If you are interested in touring, I'd say the existing Thunderbird itself is a decent machine. And in that sense, the Thunderbird 500 will be a little more improved in terms of specs on paper. Larger fuel tank, disc brakes, better headlight.
Quote:
Originally Posted by bblost View Post
I ride a 03 Thunderbird. I always miss the extra power which a 500 would give me on a long tour.
That's what, missing out on all these things and settling for a bike worth a 1,25,000 rupees (On-Road, Mangalore) will have to be for at least another 5 years. Having to live those five years without standard issue equipment which will see its way on bikes costing less by some 40-50K rupees is going to kill me.

Quote:
Originally Posted by nitin.rai View Post
I had the opportunity to ride the TBTS 500 when it was being tested and let me try and put it as subjectively as possible for you.
We can only tell you our opinion; ultimately you need to bite the bullet!

TBTS 350 over TBTS 500:
- proven track record & gem of an engine for touring and sedate riding - its no zipper but I have done 700+ kms in a day (keylong to delhi crossing rohtang) and it never complained; touché.
- easier to manouver than the 500 TBTS given the short ride I had.
- if touring, now the mechanics in nooks and corners can fix it.
- much better fuel efficiency (45+ is easy when touring & ripping).
- expect to save at least 70k on the OTR price & 20 paise per km of riding.
- the ribbed front Tyres make in city steering easier.
- the longer suspension will give a very marginal better ride.

TBTS 500 over TBTS 350:
- bigger engine, more torque, higher power ----- I do feel the need for a 500 engine when a fellow rider zips past on the extra 12kgm BUT I do manage to catch up. More relaxed cruising at speeds of 90-100. (on the 350 it's is between 70-80). Trust me when you do 600+ kms in a day it does make a hell of a difference.
- lower fuel efficiency but more range! 35 * 20 should give 700 kms in a well kept 500. TBTS 350 gives me about 500 kms range.
- rear disc brakes would mean progressive braking. (Don't go by hear say; disc brakes are good - you need to practice how to use them and not stamp in emergency situations. Find an empty stretch and practice).
- projector headlamps with 55 rating are much better than the 350!
- the pattern Tyres provide more grip & comfort for touring.
- the increase in weight (12 kg) should offset the wheelbase reduction. 41 forks should result in a more composed ride.

To add my perspective; I definitely will go for the TB500 but after RE has churned out 2 batches at least.
Specially from your case, you should outgrow the 350 & may not want to end up with a first batch niggle ridden 500. Though RE has extensively tested the TB 500 & I think it should be one of their best effort product to be launched in recent times.
You see, thats why I love this forum. All these days I was expecting advice from people who own the TBTS or UCE 500 RE motorcycles. I get to hear from someone who has ridden the yet to be launched TB500. +1 to that.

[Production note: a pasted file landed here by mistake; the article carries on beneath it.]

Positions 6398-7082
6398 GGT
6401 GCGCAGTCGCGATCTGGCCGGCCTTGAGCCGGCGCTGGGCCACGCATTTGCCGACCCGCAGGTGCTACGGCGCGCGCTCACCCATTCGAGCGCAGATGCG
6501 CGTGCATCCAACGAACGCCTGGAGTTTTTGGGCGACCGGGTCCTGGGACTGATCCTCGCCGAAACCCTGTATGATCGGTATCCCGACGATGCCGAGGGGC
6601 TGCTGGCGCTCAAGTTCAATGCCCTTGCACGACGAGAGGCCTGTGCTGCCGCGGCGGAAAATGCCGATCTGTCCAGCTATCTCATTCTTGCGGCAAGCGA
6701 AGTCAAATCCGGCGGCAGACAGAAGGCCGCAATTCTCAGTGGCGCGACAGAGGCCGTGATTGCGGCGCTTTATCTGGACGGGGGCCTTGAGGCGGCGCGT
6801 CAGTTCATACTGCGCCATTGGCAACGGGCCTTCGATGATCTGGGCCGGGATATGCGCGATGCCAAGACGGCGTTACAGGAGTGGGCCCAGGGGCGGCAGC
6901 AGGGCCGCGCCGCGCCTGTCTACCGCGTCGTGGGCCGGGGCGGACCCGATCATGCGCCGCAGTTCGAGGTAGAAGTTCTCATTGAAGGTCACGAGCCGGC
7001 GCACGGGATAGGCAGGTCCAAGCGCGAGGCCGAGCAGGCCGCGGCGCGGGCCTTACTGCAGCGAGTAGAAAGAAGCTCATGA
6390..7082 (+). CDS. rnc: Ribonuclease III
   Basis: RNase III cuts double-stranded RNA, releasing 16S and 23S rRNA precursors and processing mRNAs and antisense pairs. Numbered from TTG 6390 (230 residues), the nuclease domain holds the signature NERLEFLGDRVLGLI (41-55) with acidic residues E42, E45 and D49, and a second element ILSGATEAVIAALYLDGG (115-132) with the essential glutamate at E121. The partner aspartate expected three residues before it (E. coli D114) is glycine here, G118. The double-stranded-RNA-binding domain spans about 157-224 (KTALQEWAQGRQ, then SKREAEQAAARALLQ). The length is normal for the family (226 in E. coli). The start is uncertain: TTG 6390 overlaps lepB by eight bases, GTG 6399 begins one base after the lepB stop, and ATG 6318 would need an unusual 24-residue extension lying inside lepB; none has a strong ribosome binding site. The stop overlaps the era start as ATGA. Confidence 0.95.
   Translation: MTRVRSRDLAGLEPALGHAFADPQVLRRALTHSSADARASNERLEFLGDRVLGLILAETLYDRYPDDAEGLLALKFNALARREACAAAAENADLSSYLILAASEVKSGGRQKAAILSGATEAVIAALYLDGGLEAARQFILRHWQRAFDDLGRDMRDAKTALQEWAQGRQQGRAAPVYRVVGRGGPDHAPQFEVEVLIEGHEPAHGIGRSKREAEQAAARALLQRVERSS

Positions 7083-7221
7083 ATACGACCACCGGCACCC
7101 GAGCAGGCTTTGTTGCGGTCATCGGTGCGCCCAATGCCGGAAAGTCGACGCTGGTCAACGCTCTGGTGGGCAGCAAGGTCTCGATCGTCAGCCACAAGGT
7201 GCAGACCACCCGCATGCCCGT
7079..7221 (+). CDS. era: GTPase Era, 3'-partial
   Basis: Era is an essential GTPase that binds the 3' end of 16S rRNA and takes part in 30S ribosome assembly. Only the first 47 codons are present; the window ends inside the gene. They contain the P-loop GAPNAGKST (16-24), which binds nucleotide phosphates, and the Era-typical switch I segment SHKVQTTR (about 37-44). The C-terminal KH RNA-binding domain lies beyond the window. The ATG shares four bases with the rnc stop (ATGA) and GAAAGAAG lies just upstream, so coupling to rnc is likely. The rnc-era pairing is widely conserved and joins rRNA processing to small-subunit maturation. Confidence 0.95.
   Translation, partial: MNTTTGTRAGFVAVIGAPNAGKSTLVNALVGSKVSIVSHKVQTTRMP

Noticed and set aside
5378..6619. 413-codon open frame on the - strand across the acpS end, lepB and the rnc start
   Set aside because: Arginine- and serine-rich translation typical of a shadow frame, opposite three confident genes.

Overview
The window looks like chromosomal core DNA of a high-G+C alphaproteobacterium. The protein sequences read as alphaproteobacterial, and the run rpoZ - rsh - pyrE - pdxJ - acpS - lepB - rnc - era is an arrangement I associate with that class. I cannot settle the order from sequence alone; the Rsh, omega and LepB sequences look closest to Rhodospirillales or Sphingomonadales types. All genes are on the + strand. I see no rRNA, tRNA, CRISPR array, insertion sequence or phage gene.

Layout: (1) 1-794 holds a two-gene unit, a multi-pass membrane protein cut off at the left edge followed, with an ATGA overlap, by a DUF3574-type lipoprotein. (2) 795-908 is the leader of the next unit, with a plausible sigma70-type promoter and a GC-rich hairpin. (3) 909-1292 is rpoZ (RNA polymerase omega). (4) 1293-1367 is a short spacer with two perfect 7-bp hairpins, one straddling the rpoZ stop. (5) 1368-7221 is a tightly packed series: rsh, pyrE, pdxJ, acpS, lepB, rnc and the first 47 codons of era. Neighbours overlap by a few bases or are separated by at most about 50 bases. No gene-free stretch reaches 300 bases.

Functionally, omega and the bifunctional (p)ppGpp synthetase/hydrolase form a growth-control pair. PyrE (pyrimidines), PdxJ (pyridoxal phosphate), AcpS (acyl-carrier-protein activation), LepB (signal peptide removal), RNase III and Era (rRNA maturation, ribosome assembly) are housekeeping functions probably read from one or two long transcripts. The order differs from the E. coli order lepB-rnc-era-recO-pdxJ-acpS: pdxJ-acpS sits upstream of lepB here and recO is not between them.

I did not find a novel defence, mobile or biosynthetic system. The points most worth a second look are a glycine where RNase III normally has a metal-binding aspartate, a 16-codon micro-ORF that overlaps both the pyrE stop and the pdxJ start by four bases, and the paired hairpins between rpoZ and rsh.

Here is my outburst of questions for you nitin.rai
  1. Can the rear wheel of the TB500 be put on a TBTS?
  2. does the exhaust pipe of the TB500 have room for strap on modifications for the Thump addicts, like a goldstar/upswept/short bottle?
  3. Did the Fuel Injection trouble you on your stint on this motorcycle? (thats is If you can talk about it here)
  4. Seeing the bike up close and personal and the additions RE has done to this motorcycle, how high will it be priced above the C5? (a rough estimate)
  5. What does it sound like with that long barrel exhaust?

Quote:
Originally Posted by aadithsince1980 View Post
IMO the thunderbird just looks like a wannabe cruiser (Looks are subjective, no offence meant to thunderbird owners).

If it's the lack of rear disc brakes that bother you, well, there are a lot of after market disc brakes that can be installed

GO FOR THE CLASSIC 500 (Just maybe, just maybe, I would consider the KTM Duke 200 too ...yet to know more about the product though)

Cheers!
Even wasn't much of a fan of the looks. I was taken aback by the comfortable riding posture on this motorcycle.

I think I'll call pass on the aftermarket disc brake kits, even though they might be fitted wll or might work better than the original RE ones fitted in their workshops but i'd like to mess around very little with the original setup. Do pass me some numbers if you have any handy..

And I think i made it clear in my first post that this is a war within the family. I am not even interested in the Classic, let alone the Duke or CBR.

Quote:
Originally Posted by theMAG View Post
1. You will want to buy the Thunderbird if you are looking for great riding comfort/cruiser ergonomics

2. You will not buy the Thunderbird if you want a bike that changes directions nimbly.

350 vs 500 cc:

350 cc: if regular/daily use and mileage/running cost is a key factor. Note that this is not an underpowered engine by any means.
500 cc: if mileage /running costs is not a key factor, and power is. Ideal if you are a highway/distance rider.
I don't know what kind of a rider I am. I want to be the 500cc kind but I have no idea if that will turn out to be true. I've moved to a new city, a new state new topography and I definitely am the explorer kind.